This month, the newest season of the BBC sci-fi television series “Doctor Who” will finally premiere and the anticipation has been pretty high. With the exception of last year’s Christmas special, viewers had to survive an entire year without new episodes. Adding to the excitement is the fact that this will be the final season we see Peter Capaldi as The Doctor and that we will be getting Bill, a new companion that is black, female, and gay.

“Doctor Who” is a show that centers on a human-like alien known as The Doctor. Using a time machine known as The TARDIS, The Doctor travels through time and space with a human companion. When The Doctor is fatally injured, they have the ability to regenerate into a body with an entirely new personality. As a result, many actors have played The Doctor, and many actors have become different companions.

With the exception of Martha Jones, there hasn’t been a female companion of color in The TARDIS in quite some time. Incidentally, there hasn’t been a lot of consideration for a woman of color as the next Doctor either. Until this point, The Doctor has always been played by a white, straight, cisgender male and the main companions have almost always been white straight cisgender women. These reasons make having a black, female, gay companion significant.

Pearl Mackie as Bill (Source; Radio Times)

For gay viewers of color like myself, this is monumental. Although I’m more of a fantasy fan than a sci-fi fan, that doesn’t change the fact that I rarely see queer characters of color on the screen. Even if I do, I have to worry about them falling victim to the “Bury Your Gays” trope that gets them killed off. According to GLAAD Media’s 2016 report, we had twenty-five lesbian and bisexual characters killed off last year.

Of course, women of color can be killed off or written questionably regardless of sexual orientation. In 2016, critic Angelica Jade  Bastien wrote about the lackluster portrayal of women of color in fantasy and sci-fi after Sleepy Hallow’s black female co-lead character Abbie Mills was killed off.  In an essay for the book Chicks Dig Time Lords Too, media critic K. Tempest Bradford discussed the brilliant and problematic portrayal of Martha Jones, describing how her resourceful and grounded character was muddled by unrequited love and physical labor performed by The Doctor.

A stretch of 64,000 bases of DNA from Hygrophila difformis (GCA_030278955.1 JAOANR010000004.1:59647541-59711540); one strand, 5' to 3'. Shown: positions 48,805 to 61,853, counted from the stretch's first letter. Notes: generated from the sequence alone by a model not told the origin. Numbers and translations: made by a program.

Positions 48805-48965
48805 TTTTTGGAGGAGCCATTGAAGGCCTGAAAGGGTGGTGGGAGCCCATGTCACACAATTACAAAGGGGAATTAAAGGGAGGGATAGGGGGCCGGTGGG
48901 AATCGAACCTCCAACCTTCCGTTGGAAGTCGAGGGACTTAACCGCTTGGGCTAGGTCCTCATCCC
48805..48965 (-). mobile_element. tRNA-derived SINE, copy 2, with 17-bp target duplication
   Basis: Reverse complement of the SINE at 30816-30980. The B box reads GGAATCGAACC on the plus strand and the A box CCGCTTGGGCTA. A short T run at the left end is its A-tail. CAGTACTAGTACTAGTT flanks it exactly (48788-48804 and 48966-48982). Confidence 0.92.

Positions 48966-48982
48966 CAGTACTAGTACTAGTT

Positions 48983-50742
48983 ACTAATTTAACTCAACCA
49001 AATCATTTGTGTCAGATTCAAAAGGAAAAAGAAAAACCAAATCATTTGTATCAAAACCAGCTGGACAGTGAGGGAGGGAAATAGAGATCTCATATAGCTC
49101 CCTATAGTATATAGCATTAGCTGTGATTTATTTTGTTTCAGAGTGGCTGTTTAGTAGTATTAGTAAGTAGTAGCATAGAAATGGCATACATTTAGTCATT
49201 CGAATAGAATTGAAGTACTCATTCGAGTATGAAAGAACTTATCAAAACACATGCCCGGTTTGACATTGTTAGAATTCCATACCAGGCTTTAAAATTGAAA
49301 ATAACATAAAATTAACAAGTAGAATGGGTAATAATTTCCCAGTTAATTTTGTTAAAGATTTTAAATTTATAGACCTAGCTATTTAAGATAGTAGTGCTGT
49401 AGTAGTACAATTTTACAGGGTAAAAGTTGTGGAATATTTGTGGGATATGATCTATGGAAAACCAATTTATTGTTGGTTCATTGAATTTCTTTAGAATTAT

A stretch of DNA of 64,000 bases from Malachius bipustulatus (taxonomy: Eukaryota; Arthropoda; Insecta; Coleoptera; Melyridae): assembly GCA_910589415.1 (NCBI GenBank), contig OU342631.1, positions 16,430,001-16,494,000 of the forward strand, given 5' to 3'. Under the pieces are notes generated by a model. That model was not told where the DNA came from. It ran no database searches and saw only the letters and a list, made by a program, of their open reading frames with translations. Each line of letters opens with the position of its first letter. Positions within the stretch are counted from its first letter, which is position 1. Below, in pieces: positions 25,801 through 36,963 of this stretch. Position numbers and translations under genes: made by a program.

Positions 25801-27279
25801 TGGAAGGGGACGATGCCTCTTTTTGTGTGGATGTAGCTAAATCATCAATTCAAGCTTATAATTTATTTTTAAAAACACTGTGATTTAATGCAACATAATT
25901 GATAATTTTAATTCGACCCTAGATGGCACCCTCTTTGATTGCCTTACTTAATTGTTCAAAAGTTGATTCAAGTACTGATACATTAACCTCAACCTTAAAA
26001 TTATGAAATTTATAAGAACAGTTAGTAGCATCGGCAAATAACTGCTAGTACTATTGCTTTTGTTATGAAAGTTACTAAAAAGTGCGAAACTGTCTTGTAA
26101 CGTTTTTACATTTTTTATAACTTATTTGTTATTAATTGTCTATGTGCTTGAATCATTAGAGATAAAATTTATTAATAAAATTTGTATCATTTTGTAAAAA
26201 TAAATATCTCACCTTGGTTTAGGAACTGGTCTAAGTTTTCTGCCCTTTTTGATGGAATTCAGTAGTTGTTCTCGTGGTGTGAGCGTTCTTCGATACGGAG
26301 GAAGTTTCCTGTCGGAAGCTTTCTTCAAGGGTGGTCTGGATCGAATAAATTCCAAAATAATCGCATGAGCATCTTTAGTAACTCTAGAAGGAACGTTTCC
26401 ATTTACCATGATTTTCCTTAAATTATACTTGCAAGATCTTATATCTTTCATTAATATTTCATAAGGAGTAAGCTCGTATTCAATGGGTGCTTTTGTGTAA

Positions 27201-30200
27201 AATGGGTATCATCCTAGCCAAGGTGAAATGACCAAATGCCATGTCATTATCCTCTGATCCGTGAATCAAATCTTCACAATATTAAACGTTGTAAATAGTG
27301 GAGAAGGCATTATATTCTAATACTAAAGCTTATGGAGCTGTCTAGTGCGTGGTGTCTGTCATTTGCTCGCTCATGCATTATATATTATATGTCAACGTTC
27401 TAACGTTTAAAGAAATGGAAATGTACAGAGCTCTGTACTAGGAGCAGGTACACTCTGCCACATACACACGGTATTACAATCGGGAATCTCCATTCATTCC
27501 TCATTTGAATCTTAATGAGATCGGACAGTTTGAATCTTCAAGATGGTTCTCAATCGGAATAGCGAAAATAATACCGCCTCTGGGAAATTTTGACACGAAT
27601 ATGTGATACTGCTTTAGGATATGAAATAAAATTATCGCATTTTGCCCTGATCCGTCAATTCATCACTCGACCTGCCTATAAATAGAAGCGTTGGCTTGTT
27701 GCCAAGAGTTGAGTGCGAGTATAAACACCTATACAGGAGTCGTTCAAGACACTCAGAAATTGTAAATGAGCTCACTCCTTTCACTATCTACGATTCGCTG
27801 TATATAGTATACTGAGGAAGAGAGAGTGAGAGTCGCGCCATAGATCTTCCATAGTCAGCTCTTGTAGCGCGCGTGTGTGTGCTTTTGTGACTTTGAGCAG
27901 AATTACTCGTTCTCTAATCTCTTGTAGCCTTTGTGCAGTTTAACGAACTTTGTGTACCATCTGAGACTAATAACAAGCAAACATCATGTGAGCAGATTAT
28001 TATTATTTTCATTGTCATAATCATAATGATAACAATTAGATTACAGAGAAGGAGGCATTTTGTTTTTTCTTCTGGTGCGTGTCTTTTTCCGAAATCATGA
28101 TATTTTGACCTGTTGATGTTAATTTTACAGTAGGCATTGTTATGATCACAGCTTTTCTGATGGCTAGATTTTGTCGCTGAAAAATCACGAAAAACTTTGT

Martha Jones as played by Freema Agyeman (Source: TARDIS Wikia)

Given the issues surrounding representation of straight and queer women of color, it is with some trepidation that I look forward to the new season of Doctor Who. Since actress Pearl Mackie is slated to only play Bill for this season, some trailers have caused some to speculate that Bill might be killed off. Hopefully, that is not the case because there are other routes the show could take.

One route is to simply let Bill leave The Doctor at the end of the season just as Martha Jones decided to do. Based on the bits of information revealed about Bill, we can assume that Bill might be a college student who serves chips in between classes. At the end of the season, The Doctor could drop Bill off on campus at the beginning of the semester, and she could apply her travels with The Doctor to her education and her future career.

Another route is to let Bill become an influential historical figure that lives to see modern times. There have been real-life figures that have done this, such as NASA mathematician Katherine Johnson and renowned poet Maya Angelou. Having Bill do this would allow her to have a legacy that could influence generations to come.

For better or worse, Bill’s time with The Doctor will impact not only herself but also fans of “Doctor Who” that identify with her. She could become something meaningful, or her potential could be wasted. Only time will tell, but hopefully, Bill’s time in the TARDIS will set a new standard for “Doctor Who,” women of color in SFF, and the SFF shows to come.

 

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About Tonya

Latonya Pennington is a proud blerd who loves having nerdgasms about animated series and films, fantasy fiction, and mythology and folklore. Her passion for these things is only matched by her eclectic love of music.
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